Skyscanner becomes $1 billion business

Gareth Williams, Skyscanner's chief executive and co-founder. Picture: Esme Allen

Gareth Williams, Skyscanner's chief executive and co-founder. Picture: Esme Allen

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SCOTLAND can lay claim to its first $1 billion (£650 million) internet business after travel search engine Skyscanner unveiled another sharp rise in turnover yesterday.

The Edinburgh-based firm, which was founded in 2003 as a flight search specialist, said its growth had been underpinned by its global expansion strategy and a push into areas such as hotel bookings and car hire.

Revenues in 2014 leapt by 42 per cent to £93m, though that was a slowdown from the doubling of sales reported a year earlier.

The latest results were underlined by record visitor numbers to the website, including a 77 per cent jump in people using mobile devices such as smartphones and tablets.

Last year, the company launched its first hotel and car hire apps globally, while it also acquired a Budapest-based app developer to accelerate the growth of its in-house development team.

It said a significant area of focus last year was China, where the Scots firm bought local metasearch company Youbibi to establish its own product development team for China. Over the course of 2014, there was a 61 per cent increase in unique monthly visitors as well as a 162 per cent jump in mobile visitors from Chinese travellers and the world’s second biggest economy will continue to be a key part of the group’s growth strategy.

Gareth Williams, Skyscanner’s chief executive and co-founder said: “When I started Skyscanner nearly 12 years ago, my aspiration was to become Scotland’s first $1bn internet economy business. Not only have we reached that target, but we still see ourselves as being in the early stages of our development.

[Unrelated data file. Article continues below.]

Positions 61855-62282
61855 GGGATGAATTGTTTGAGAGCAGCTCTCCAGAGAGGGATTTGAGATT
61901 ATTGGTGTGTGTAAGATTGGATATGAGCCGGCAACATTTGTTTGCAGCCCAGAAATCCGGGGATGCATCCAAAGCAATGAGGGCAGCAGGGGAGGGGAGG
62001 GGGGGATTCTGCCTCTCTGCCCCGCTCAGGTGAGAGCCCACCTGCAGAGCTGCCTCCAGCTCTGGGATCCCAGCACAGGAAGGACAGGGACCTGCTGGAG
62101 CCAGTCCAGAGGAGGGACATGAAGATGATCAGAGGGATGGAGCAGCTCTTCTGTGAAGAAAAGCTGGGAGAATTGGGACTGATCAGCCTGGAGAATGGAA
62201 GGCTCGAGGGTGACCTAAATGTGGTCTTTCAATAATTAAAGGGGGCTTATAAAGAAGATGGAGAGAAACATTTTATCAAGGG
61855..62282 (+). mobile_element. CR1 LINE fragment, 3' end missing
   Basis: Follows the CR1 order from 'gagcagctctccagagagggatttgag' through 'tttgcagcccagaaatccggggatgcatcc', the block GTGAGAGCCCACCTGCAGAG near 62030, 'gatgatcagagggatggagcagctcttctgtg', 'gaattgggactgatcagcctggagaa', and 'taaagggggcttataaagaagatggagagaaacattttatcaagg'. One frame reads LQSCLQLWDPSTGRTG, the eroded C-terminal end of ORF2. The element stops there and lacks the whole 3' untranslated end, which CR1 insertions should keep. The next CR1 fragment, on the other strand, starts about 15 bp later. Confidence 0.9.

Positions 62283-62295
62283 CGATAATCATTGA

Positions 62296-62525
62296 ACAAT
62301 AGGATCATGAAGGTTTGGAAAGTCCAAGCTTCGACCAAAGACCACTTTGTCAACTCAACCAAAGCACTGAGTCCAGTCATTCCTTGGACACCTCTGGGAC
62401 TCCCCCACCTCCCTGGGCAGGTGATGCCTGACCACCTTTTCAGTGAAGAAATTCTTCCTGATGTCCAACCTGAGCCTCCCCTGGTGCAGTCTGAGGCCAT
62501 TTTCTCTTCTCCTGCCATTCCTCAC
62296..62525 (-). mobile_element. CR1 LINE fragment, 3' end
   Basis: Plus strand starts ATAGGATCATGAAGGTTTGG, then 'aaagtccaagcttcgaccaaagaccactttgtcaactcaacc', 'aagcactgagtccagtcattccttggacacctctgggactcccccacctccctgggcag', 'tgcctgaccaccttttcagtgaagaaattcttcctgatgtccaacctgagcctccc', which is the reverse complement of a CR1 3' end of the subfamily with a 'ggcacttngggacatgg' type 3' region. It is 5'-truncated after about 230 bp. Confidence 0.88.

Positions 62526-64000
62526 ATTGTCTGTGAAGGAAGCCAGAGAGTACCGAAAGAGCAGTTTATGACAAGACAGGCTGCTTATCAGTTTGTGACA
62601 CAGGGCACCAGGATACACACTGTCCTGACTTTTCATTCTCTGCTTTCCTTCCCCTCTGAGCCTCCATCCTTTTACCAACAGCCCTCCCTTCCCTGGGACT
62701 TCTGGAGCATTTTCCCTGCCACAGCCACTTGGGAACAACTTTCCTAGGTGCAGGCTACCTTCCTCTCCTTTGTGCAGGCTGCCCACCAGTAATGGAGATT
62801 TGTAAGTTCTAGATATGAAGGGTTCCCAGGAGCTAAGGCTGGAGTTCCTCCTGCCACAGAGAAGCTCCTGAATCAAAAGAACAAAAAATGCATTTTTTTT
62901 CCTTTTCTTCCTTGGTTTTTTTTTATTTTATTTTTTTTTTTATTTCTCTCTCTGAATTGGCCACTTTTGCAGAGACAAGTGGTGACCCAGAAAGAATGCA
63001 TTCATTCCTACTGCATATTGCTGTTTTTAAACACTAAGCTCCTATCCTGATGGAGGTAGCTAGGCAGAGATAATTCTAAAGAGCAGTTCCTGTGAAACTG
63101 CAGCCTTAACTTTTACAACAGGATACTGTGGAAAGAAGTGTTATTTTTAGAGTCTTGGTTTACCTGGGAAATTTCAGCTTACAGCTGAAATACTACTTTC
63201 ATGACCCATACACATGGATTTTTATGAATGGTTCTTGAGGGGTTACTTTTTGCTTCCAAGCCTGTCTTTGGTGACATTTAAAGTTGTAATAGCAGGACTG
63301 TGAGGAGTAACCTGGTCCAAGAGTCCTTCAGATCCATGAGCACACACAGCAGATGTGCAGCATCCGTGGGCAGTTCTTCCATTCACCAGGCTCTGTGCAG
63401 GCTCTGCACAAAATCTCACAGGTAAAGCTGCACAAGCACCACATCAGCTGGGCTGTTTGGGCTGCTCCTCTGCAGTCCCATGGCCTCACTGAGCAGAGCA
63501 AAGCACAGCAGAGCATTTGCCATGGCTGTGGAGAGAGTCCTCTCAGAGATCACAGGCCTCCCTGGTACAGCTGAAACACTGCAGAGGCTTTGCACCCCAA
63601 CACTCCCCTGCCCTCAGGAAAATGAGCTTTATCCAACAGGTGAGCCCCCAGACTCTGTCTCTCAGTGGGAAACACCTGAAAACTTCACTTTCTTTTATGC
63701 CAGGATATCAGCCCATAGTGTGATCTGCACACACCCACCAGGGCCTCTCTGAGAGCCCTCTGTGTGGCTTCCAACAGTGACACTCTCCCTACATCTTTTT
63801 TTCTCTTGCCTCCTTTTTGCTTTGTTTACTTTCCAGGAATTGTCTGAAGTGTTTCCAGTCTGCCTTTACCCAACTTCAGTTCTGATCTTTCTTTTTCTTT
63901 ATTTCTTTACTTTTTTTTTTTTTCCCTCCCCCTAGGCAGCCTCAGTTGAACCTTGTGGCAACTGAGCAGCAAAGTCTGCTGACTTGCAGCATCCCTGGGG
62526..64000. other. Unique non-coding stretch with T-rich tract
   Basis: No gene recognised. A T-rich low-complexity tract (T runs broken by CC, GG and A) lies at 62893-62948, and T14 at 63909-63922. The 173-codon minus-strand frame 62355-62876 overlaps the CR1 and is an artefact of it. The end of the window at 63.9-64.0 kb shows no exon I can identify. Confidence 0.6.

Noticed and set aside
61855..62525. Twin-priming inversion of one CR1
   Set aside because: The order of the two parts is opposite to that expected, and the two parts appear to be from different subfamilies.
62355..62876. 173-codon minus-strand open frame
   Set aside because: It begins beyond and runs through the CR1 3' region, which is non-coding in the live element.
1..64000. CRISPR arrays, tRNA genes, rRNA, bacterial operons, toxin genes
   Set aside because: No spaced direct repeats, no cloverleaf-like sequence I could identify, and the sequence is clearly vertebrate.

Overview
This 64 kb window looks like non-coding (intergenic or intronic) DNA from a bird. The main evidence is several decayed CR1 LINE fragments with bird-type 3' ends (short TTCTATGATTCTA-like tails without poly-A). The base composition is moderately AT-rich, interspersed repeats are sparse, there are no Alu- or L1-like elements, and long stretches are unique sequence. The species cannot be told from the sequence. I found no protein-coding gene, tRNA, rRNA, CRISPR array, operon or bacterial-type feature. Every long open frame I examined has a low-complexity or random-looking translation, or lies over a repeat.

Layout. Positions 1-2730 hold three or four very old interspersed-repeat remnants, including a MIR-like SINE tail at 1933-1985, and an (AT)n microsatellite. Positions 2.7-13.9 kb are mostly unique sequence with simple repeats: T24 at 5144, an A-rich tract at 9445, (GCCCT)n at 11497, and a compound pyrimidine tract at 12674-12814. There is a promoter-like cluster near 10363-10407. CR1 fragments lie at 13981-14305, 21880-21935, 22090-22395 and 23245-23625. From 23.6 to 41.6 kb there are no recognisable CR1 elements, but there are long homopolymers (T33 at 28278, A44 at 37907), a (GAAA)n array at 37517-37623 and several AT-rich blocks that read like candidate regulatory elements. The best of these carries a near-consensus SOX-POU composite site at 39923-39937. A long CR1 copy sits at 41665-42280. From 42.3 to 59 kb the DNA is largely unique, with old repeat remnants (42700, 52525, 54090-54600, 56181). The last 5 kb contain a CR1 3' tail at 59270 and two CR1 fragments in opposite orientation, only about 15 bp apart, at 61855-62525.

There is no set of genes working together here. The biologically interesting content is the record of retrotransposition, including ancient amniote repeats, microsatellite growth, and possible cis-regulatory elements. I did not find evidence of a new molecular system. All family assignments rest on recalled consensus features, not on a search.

“We’re a truly global company, with a talented team of over 35 different nationalities, enabling us to meet the needs the travellers around the world.

“Over 80 per cent of visitors to our site now come from outside our home market and our focus on meeting the needs of travellers wherever they are in the world will continue to drive everything we do here at Skyscanner.”

In late 2013, the firm was valued at some $800m when Silicon Valley venture capital firm Sequoia Capital took a stake in the business.

Skyscanner now employs more than 600 staff across its nine offices in Edinburgh, Glasgow, Barcelona, Beijing, Budapest, Miami, Shenzhen, Singapore and Sofia. Its apps are available in some 30 languages.

Shane Corstorphine, the group’s chief financial officer, described 2014 as a “transformational” year for the company with record numbers of visitors to its website and apps.

He added: “Our primary focus for the year has been investing for future growth, and this approach has been making an impact for us sooner than anticipated.

“While our revenues continue to be led primarily by flights, the addition of new hotel and car hire products, as well as the creation of our Skyscanner for Business team, has had a key role to play in our growth, which we anticipate will increase over the next year.

“We also escalated our product development in China, and our mobile development capabilities globally through the acquisitions of Youbibi and [Budapest-based] Distinction.

“Thanks to effective integration and hard work from a talented team, we are already delivering our new website to travellers in China, while mobile will continue to be central to our strategic plans this year.”

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